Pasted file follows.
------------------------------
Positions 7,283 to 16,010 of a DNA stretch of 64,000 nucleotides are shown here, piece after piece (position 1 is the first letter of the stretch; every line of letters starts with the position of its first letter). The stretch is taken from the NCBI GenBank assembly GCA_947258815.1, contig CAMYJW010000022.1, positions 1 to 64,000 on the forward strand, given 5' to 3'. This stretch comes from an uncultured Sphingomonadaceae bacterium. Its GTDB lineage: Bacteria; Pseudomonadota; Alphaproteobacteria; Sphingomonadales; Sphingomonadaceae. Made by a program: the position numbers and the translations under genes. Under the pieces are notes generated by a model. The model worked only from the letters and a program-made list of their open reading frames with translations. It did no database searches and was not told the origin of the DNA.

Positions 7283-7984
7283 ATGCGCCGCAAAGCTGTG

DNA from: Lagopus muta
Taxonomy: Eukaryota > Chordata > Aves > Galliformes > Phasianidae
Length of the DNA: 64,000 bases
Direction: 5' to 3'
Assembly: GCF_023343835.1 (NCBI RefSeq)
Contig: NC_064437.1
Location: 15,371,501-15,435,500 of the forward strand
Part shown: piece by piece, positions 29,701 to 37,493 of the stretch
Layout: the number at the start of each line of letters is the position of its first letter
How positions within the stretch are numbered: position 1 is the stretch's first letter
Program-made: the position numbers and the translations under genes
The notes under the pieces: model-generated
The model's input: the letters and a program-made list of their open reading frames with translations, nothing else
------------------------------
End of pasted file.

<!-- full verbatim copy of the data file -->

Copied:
Positions 7,283 to 16,010 of a DNA stretch of 64,000 nucleotides are shown here, piece after piece (position 1 is the first letter of the stretch; every line of letters starts with the position of its first letter). The stretch is taken from the NCBI GenBank assembly GCA_947258815.1, contig CAMYJW010000022.1, positions 1 to 64,000 on the forward strand, given 5' to 3'. This stretch comes from an uncultured Sphingomonadaceae bacterium. Its GTDB lineage: Bacteria; Pseudomonadota; Alphaproteobacteria; Sphingomonadales; Sphingomonadaceae. Made by a program: the position numbers and the translations under genes. Under the pieces are notes generated by a model. The model worked only from the letters and a program-made list of their open reading frames with translations. It did no database searches and was not told the origin of the DNA.

Positions 7283-7984
7283 ATGCGCCGCAAAGCTGTG

DNA from: Lagopus muta
Taxonomy: Eukaryota > Chordata > Aves > Galliformes > Phasianidae
Length of the DNA: 64,000 bases
Direction: 5' to 3'
Assembly: GCF_023343835.1 (NCBI RefSeq)
Contig: NC_064437.1
Location: 15,371,501-15,435,500 of the forward strand
Part shown: piece by piece, positions 29,701 to 37,493 of the stretch
Layout: the number at the start of each line of letters is the position of its first letter
How positions within the stretch are numbered: position 1 is the stretch's first letter
Program-made: the position numbers and the translations under genes
The notes under the pieces: model-generated
The model's input: the letters and a program-made list of their open reading frames with translations, nothing else